US, Israel discuss targeted approach in Gaza, end to widespread offensive

Save articles for later

Add articles to your saved list and come back to them any time.

Tel Aviv: US Defence Secretary Lloyd Austin has discussed ways to scale back major combat operations in Gaza with Israeli leaders but said Washington was not imposing a timetable despite international calls for a ceasefire.

Austin and other US officials have repeatedly expressed concern about the large number of civilian deaths in Gaza, even while underscoring American backing for Israel’s campaign aimed at crushing Hamas. Neither side elaborated on what needed to change on the ground for a shift to more precise operations after weeks of devastating bombardment and a ground offensive.

An Israeli artillery unit fires into the Gaza Strip.Credit: Getty

At a press conference alongside Israeli Defence Minister Yoav Gallant overnight, Austin said, “This is Israel’s operation. I’m not here to dictate timelines or terms.” The US has vetoed calls for a ceasefire at the UN and rushed munitions to Israel.

Israeli Prime Minister Benjamin Netanyahu has insisted that Israel will keep fighting until it ends Hamas’ rule in Gaza, crushes its formidable military capabilities and frees the dozens of hostages still held in Gaza since the deadly October 7 attack inside Israel that ignited the war.

Israeli protesters have demanded the government relaunch talks with Hamas on releasing more hostages after three were mistakenly killed by Israeli troops.

Talks were under way overnight to broker freedom for more hostages, as CIA Director William Burns met in Warsaw with the head of Israel’s Mossad intelligence agency and the prime minister of Qatar, a US official said. It was the first known meeting of the three since the end of a weeklong ceasefire in late November, during which some 100 hostages were freed in exchange for the release of about 240 Palestinians held in Israeli prisons.

More than 100 people were killed in Israeli strikes on residential buildings in northern Gaza on Sunday, a Health Ministry official in the Hamas-run territory said.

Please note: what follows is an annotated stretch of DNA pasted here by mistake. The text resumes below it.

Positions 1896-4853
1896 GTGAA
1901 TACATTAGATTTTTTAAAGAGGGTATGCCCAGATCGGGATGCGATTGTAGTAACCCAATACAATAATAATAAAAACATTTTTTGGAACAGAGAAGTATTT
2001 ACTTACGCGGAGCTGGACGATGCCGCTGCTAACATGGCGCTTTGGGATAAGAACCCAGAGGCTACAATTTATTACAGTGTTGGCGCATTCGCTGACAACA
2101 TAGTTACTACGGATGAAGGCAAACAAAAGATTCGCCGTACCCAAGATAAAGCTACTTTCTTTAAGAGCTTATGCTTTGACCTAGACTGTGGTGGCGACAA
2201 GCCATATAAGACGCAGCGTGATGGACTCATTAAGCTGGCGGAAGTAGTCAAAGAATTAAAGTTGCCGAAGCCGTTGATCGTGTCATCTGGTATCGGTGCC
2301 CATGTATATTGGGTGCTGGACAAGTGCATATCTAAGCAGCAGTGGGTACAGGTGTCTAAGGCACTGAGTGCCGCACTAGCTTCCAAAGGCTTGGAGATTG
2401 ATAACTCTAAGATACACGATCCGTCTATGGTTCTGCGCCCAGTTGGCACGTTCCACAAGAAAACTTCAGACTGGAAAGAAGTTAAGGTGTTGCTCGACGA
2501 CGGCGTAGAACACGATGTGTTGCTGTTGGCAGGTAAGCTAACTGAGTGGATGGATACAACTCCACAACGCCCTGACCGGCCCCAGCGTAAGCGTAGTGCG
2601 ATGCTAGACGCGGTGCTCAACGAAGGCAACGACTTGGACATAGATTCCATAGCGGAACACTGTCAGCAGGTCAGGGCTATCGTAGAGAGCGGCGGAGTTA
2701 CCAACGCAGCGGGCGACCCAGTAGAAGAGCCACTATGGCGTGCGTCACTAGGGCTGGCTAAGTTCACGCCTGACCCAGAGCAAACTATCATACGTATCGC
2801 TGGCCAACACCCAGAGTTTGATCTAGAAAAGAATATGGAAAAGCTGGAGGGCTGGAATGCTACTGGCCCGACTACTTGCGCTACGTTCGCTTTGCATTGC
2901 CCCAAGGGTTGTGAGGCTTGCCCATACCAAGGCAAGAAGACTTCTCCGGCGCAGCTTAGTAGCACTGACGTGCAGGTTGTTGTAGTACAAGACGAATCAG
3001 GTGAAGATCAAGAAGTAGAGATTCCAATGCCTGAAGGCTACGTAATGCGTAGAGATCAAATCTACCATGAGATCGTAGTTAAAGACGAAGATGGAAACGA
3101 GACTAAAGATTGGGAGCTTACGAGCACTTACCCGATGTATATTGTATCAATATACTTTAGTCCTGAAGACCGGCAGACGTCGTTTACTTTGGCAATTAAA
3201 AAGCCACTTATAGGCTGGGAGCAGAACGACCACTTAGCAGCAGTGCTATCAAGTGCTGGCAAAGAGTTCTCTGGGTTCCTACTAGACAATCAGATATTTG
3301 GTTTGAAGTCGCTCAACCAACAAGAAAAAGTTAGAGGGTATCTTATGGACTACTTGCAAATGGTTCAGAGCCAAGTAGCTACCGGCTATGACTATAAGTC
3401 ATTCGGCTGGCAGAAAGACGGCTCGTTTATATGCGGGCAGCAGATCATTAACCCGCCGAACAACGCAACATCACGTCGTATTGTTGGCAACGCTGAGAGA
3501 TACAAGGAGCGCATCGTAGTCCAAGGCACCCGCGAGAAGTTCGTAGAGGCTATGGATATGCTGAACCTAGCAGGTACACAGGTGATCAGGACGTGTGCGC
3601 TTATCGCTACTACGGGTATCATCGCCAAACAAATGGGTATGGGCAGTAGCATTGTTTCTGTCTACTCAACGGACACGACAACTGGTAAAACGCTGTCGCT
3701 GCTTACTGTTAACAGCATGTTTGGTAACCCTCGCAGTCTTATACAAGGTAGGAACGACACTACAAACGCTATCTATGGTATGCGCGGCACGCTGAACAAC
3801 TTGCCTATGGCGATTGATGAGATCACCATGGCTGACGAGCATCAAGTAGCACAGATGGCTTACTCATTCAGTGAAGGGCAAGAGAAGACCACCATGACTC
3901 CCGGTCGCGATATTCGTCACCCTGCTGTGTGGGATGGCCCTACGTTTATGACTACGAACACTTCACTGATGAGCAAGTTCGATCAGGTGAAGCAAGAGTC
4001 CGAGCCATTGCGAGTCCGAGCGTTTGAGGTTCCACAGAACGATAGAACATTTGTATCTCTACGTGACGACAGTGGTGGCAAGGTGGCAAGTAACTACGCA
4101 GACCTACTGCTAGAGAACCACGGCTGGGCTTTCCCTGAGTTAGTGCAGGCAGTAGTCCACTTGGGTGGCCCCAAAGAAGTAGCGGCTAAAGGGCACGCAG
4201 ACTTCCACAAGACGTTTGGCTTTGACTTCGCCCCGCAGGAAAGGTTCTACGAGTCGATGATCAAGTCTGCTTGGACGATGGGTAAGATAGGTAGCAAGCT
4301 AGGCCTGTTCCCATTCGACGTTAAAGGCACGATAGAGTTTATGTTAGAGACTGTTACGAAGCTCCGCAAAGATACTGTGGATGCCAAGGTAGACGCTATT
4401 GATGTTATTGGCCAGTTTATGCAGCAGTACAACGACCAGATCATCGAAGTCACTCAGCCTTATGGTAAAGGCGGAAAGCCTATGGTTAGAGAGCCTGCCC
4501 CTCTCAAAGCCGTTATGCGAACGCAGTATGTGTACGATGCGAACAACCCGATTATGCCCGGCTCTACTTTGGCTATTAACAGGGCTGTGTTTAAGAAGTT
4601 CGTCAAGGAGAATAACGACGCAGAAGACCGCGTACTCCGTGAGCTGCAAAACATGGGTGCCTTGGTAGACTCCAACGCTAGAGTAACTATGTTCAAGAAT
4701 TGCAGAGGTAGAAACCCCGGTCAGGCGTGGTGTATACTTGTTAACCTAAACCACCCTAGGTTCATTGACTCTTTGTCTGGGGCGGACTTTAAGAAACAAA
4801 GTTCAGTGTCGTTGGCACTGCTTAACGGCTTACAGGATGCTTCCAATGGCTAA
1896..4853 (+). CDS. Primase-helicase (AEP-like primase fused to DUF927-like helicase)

The 10-week-old war has killed more than 19,000 Palestinians and transformed much of the north into a moonscape. Some 1.9 million Palestinians – nearly 85 per cent of Gaza’s population – have fled their homes, with most packing into UN-run shelters and tent camps in the southern part of the besieged territory.

American officials have called for targeted operations aimed at killing Hamas leaders, destroying tunnels and rescuing hostages. Those calls came after US President Joe Biden warned that Israel is losing international support because of its “indiscriminate bombing”.

European countries also appear to be losing patience. “Far too many civilians have been killed in Gaza,” EU foreign policy chief Josep Borrell posted on X. “Certainly, we are witnessing an appalling lack of distinction in Israel’s military operation in Gaza.”

An Israeli soldier prepares a gun turret before entering the southern Gaza Strip.Credit: Getty

Human Rights Watch on Monday accused Israel of deliberately starving Gaza’s population — which would be a war crime — pointing to statements by senior Israeli officials expressing the intent to deprive civilians of food, water and fuel or linking the entry of aid to the release of hostages.

At least 110 people were killed in Israel’s bombardment of residential buildings in the urban Jabaliya refugee camp in northern Gaza on Sunday, Munir al-Boursh, a senior Health Ministry official, told Al Jazeera television.

The area has seen heavy fighting in recent days. “No one can retrieve the martyrs or take the wounded to hospitals,” said Amal Radwan, who is staying at a UN shelter in Jabaliya.

Israel and Lebanon’s Hezbollah have traded fire along the border nearly every day since the war began. In the Israeli-occupied West Bank, more than 300 Palestinians have been killed since the start of the war, including four on Monday during an Israeli military raid in the Faraa refugee camp, according to the Palestinian Health Ministry.

This has been the deadliest year for Palestinians in the West Bank since 2005. Most have been killed during military raids, which often ignite gunbattles, or during violent demonstrations.


Most Viewed in World

From our partners

Source: Read Full Article